Stand up in the presence of the aged, show respect for the elderly and revere your God…
~ Leviticus 19:32
The special Christmas gift was from my sister, Lisa, and her husband. It was a recording of my grandmother made several months before she started having frequent bouts of dementia. Grandma passed away 18 months prior to Christmas, so my sister felt it’d been a safe amount of time to pass on the beautiful gift she’d made for her immediate family, aunts and cousins.
Tears filled each of our eyes as we looked at the familiar old photo of Grandma and Grandpa gracing the cover of the CD. No one said a word at first–afraid we’d give in completely to the emotion bursting in our hearts. As we experienced our second Christmas without Grandma, we were blessed enough to still meet together in her living room, just as we’d done for the last five decades. My aunt, Pat, inherited Grandma’s home, and welcomed us just as her mother had done all the years before.
How fitting that, after the CD’s had been passed out, Pat retrieved Grandma’s memory book off the shelf over the sofa. After trying unsuccessfully to read through her tears, she closed the book and said, “Grandma’s one wish was for us to continue coming here and celebrating each holiday as a family, especially Christmas.” She paused, “And I believe we’ve fulfilled her wish, so far.” Everyone nodded in agreement, grateful for the gift of family and the security in knowing the future of, hopefully, many Christmases to come.
Two weeks after receiving the disc I decided it was time to hear my Grandma’s voice again. Listening to her lilting
British accent mixed with a little Southern drawl and her ever-present sense of humor made me feel as if she’d never left-and yet-made me miss her all over again.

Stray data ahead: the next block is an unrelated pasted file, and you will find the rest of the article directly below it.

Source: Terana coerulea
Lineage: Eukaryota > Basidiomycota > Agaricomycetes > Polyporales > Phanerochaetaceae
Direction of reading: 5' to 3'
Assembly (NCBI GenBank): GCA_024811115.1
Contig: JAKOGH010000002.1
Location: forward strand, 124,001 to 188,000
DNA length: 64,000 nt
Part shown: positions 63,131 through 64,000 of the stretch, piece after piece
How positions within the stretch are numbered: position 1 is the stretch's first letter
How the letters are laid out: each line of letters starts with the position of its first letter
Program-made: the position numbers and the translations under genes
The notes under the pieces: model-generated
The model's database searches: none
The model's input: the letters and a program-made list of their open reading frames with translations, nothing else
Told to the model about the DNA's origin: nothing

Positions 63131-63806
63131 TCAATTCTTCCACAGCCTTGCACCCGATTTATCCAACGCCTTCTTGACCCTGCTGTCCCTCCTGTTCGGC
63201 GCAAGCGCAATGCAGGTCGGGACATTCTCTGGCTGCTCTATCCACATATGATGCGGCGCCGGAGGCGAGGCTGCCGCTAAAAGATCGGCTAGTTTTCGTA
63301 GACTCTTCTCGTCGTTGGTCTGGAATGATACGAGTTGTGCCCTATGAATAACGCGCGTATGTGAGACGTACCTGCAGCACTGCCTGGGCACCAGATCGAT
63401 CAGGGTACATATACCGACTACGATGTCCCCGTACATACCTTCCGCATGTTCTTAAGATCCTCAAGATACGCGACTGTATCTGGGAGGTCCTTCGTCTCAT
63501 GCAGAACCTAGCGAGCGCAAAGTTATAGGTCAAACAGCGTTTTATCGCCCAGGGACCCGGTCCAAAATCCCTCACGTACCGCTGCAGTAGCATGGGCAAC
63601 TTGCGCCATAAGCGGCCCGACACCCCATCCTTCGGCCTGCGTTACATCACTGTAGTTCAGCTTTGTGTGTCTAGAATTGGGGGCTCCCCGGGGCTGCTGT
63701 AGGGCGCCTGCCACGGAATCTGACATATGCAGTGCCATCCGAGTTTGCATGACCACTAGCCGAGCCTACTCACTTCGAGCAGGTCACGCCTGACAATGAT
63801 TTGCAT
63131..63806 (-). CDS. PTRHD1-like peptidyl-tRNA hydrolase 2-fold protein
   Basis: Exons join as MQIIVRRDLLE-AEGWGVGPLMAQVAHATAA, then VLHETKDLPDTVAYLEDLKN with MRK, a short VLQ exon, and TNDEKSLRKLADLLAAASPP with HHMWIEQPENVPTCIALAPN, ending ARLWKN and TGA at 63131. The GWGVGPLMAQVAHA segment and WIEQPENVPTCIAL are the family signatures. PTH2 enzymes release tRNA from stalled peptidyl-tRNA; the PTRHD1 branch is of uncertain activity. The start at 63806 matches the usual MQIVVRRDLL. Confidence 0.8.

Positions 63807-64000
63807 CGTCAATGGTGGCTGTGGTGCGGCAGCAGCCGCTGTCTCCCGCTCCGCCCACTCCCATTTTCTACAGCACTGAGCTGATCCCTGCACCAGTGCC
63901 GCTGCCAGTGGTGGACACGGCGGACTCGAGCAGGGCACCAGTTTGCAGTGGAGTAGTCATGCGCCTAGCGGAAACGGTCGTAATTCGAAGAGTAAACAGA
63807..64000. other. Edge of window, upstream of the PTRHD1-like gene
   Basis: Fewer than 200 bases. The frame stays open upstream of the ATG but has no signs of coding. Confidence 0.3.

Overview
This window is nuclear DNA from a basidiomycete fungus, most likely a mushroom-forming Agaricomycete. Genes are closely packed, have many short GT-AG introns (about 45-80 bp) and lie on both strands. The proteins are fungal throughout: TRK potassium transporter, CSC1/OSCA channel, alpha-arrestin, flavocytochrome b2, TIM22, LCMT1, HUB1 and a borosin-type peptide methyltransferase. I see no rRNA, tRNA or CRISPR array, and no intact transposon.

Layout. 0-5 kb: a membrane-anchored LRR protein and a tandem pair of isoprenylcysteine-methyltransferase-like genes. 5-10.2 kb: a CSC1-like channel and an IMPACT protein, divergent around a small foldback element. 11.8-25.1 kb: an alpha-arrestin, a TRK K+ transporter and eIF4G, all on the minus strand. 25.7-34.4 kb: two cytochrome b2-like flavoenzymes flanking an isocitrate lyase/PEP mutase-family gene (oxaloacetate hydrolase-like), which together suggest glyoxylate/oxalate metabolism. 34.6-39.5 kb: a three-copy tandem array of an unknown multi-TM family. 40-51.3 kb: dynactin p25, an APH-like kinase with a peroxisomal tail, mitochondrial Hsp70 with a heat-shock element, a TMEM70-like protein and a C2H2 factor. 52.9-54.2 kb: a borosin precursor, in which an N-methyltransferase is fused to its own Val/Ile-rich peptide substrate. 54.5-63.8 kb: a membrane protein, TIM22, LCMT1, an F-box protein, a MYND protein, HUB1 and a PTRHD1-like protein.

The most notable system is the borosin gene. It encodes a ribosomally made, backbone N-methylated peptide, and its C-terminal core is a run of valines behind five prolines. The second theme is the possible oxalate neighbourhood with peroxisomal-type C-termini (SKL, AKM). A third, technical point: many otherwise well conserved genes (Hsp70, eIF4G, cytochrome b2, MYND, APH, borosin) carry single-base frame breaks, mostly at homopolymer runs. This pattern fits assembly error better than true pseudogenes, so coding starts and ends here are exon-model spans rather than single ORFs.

Why didn’t I take more time listening to Grandma’s stories? Even those who knew very little of her understood she’d
had an adventurous life. A war bride from England marrying a soldier from the mountains of North Carolina and coming to America, living in poverty beyond any she’d seen before while raising four children and working full-time. That’s what you call a lady of strength and character. Through it all, she never lost her wonderful sense of humor.
I guess I’d grown up taking her life story for granted, thinking she’d always be there if I ever needed her to recall a wistful tale or a harrowing occurrence. I didn’t realize I had the plot of a real-life movie sitting right in front of me. Now, it’s too late to ask her any questions, or hear her unique way of calling my name.
Thank goodness Lisa and Aunt Pat recognized how extraordinary her story was and recorded as much as possible. They went through mountains of old photos asking Grandma to identify unfamiliar faces and documenting many of her stories. What. A. Gift.
It’s a shame we often must lose someone we love before we recognize the value of their story. We get so caught up in our to-do lists and feel there’s no time to stop and pay attention to history. But we learn from history. We discover our roots and see how God worked a beautiful tapestry out of the story of their life- a story which, we sometimes forget, includes us. And, many times, we see the miracle of why we are even here in the first place. The twinkle in a soldier’s eye set toward a young English girl is part of my story, of how I came to be. When I think in those terms I’m amazed how God works out all of the details to create each of our stories.
Toward the end of her life when our family would get together for special occasions, Grandma would walk into a room, surveying the vast amount of people and say, “Can you believe all of this came to be because of me and Joe?” She seemed both proud and astounded seeing the fruit of her and Grandpa’s marriage.
This coming Tuesday, June 10, would be Grandma’s 88th birthday. I still miss her greatly, but I’m thankful for the time I had with her and for the things she taught me about life—one of them being you can overcome adversity. Goodness knows she had her share.
I’ve learned since her passing to take the time to slow down and listen more. People, especially older people, are important and deserve to be heard. We can learn so much from their experiences if we’ll stop and pay attention. Just this week we’ve unexpectedly lost three older people in our community. I wonder how many stories have been taken with them, never to be shared.
It may not be too late for you to unearth the treasure of a loved one’s story.
Is there someone in your life you need to listen to? Don’t wait any longer. You never know how much time you have left.